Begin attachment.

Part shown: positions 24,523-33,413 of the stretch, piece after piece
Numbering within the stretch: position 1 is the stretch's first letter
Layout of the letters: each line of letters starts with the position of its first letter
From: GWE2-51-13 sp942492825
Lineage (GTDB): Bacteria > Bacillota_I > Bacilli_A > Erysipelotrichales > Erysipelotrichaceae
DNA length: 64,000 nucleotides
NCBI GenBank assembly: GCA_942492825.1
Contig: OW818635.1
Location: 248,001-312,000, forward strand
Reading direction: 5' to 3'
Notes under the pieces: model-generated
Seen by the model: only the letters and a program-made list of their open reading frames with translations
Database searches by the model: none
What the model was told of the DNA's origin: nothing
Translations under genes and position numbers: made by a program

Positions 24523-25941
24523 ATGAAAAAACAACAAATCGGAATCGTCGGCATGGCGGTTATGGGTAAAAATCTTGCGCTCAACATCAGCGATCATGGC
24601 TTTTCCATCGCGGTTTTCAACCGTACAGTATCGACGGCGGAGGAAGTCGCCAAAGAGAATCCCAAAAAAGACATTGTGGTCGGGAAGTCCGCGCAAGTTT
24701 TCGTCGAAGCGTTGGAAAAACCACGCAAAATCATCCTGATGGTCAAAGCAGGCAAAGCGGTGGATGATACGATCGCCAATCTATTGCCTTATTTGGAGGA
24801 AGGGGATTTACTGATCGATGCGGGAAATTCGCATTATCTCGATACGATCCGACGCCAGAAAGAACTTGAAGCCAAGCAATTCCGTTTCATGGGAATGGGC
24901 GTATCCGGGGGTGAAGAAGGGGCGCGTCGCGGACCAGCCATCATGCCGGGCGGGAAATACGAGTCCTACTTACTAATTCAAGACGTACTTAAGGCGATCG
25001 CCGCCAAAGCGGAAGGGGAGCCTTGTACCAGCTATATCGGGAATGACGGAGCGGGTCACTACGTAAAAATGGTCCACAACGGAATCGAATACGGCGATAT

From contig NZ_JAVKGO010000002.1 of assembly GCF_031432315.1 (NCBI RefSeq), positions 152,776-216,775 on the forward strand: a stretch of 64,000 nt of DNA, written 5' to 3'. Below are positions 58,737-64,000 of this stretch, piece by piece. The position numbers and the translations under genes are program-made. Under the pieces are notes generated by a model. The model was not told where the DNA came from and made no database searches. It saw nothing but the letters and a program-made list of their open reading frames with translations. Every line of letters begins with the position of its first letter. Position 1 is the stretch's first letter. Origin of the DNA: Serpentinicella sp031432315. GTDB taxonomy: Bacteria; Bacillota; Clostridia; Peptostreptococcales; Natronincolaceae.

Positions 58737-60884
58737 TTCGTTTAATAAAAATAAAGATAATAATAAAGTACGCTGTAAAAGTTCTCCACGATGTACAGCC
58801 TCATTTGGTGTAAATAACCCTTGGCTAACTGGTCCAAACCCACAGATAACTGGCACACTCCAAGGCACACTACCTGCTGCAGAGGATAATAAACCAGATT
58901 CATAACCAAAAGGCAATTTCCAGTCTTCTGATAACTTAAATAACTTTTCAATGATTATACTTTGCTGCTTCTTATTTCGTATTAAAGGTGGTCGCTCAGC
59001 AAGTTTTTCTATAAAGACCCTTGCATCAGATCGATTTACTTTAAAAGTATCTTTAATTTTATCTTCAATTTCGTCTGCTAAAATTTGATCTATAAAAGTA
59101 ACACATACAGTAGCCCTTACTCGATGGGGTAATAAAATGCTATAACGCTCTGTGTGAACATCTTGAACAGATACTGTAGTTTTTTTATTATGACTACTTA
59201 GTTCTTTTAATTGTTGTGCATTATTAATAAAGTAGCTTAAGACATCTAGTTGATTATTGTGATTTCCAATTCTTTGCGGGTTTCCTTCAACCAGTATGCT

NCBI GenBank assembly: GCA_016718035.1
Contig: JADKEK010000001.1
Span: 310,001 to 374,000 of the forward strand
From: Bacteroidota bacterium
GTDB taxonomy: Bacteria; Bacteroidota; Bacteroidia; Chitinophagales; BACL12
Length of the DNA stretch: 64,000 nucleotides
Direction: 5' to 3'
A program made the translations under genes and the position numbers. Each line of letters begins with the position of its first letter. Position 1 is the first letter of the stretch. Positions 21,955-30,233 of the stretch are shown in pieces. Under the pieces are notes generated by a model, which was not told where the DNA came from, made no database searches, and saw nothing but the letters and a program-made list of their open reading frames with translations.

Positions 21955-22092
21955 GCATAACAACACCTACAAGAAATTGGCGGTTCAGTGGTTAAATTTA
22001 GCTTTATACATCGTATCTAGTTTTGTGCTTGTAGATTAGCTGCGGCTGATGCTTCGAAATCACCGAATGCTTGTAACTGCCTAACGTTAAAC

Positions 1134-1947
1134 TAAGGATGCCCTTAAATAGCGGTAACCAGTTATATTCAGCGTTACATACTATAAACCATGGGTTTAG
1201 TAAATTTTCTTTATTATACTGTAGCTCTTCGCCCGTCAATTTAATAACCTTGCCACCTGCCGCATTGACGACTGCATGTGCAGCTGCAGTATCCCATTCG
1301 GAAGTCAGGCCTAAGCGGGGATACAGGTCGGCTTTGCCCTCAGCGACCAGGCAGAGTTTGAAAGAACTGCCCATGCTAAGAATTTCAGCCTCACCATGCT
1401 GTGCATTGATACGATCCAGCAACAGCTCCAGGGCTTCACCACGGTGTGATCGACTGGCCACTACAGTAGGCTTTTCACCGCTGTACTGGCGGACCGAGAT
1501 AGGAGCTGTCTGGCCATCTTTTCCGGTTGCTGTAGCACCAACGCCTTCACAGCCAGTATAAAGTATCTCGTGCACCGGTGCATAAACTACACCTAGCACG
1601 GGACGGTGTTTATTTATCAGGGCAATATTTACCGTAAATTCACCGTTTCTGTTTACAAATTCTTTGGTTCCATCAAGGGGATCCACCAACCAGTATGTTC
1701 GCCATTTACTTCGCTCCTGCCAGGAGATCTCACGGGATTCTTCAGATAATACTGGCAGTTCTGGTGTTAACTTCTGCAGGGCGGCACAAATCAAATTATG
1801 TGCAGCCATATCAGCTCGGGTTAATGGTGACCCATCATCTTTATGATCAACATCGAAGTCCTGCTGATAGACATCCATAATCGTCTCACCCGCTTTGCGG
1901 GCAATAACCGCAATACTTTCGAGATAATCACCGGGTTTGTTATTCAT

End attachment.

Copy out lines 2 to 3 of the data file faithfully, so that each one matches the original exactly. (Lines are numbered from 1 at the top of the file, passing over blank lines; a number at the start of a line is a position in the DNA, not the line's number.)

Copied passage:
Numbering within the stretch: position 1 is the stretch's first letter
Layout of the letters: each line of letters starts with the position of its first letter